Movie Tickets: “Men in Black III,” “Being There,” “Steve Jobs: The Lost Interview”

Our picks for the best in cinema over the next seven days.
Peter Sellers in Being There, screening at the AFI this weekend. Photograph courtesy of Lorimar Film Entertainment.
Peter Sellers in Being There, screening at the AFI this weekend. Photograph courtesy of Lorimar Film Entertainment.


Being There

In the final years of his life,
Peter Sellers engaged in a persistent campaign
to gain the film rights to Jerry Kosinski’s 1971 novel about a
simple-minded gardener named
Chance, who makes an unlikely rise through the ranks of the
most powerful people of DC after the death of his employer, who
had shielded him from the world for most of his life. Sellers
saw something profound in the material, and an opportunity to
play a significant and subtly comic role that would serve him
better as a legacy than the beloved, but hardly serious,
Pink Panther films. He was eventually successful, and with one of the most idiosyncratic directors of the ’70s,
Hal Ashby, at the helm, Sellers made what would be the final film of his released while he was still alive.

The result is a masterpiece, and easily among my top
five favorite films of that decade. Sellers creates a lovingly nuanced
character study of a man who appears to others to be a blank
slate, allowing them to create reflections of themselves in him
while interpreting the homespun platitudes that dominate his
speech in whatever self-serving fashion they desire. Chance becomes
an inspirational political celebrity for a nation desperate for
political heroes, and Ashby never loses sight of the larger
satire inherent in the story, even as he navigates the small
and deeply personal aspects of Chance’s less public journey.
Some years later,
Forrest Gump would cover some of the same territory: simple man becomes lauded national celebrity without meaning to. But where
Gump was maudlin and leaned heavily on a crutch of nostalgia for goodwill,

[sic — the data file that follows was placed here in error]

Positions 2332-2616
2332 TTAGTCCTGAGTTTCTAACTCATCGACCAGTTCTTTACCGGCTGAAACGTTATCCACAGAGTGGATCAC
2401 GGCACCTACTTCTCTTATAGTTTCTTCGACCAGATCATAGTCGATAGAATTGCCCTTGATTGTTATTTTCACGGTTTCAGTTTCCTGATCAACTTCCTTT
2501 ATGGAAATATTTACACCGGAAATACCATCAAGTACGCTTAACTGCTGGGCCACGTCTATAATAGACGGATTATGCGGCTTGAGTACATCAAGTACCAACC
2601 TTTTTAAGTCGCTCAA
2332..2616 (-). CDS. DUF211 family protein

Being There is the far better, if criminally less remembered, film.

View the
trailer.
Screens through
Sunday, and again next Thursday at the AFI.
Check the AFI
schedule

for showtimes.


Little Otik
and Jan Švankmajer shorts

Surrealist Czech filmmaker
Jan Švankmajer has carved out a niche over the
past half century as one of the most immediately recognizable figures
in cinema, with his
distinctive style of stop-motion animation. Even if you’re
unfamiliar with surrealist Czech art films, some might still ring
a bell if you were ever a regular watcher of MTV in the ’80s,
when some of his shorts appeared as between-video bumpers. The
National Gallery begins a retrospective of the director’s work
this weekend with a number of his short-subject works, which
served as a massive influence for other animators, such as
Monty Python’s
Terry Gilliam. This collection will be followed by Švankmajer’s fourth feature, 2000’s
Little Otik, which blends stop-motion and live action
to re-create a Czech folk tale about a childless couple who dig up a
tree stump
that comes to life and that they raise as their own ­until they
discover its appetite may become a danger to those around
them.

View the
trailer
. The shorts
collection screens Saturday at 1 PM, and Little Otik
on Sunday at 4:30 PM at the National Gallery of
Art
. Further
Švankmajer
films screen during the following two weekends.


Polisse

French actor/director
Maïwenn’s third feature won the Jury Prize at
last year’s Cannes festival, and went into the Césars (the French
national film awards)
this year with a whopping 13 nominations, tying it with a
handful of other films for the most ever received. The film is an
ensemble crime drama, as Maïwenn takes a
ripped-from-the-headlines approach to putting the issue of child abuse
onscreen,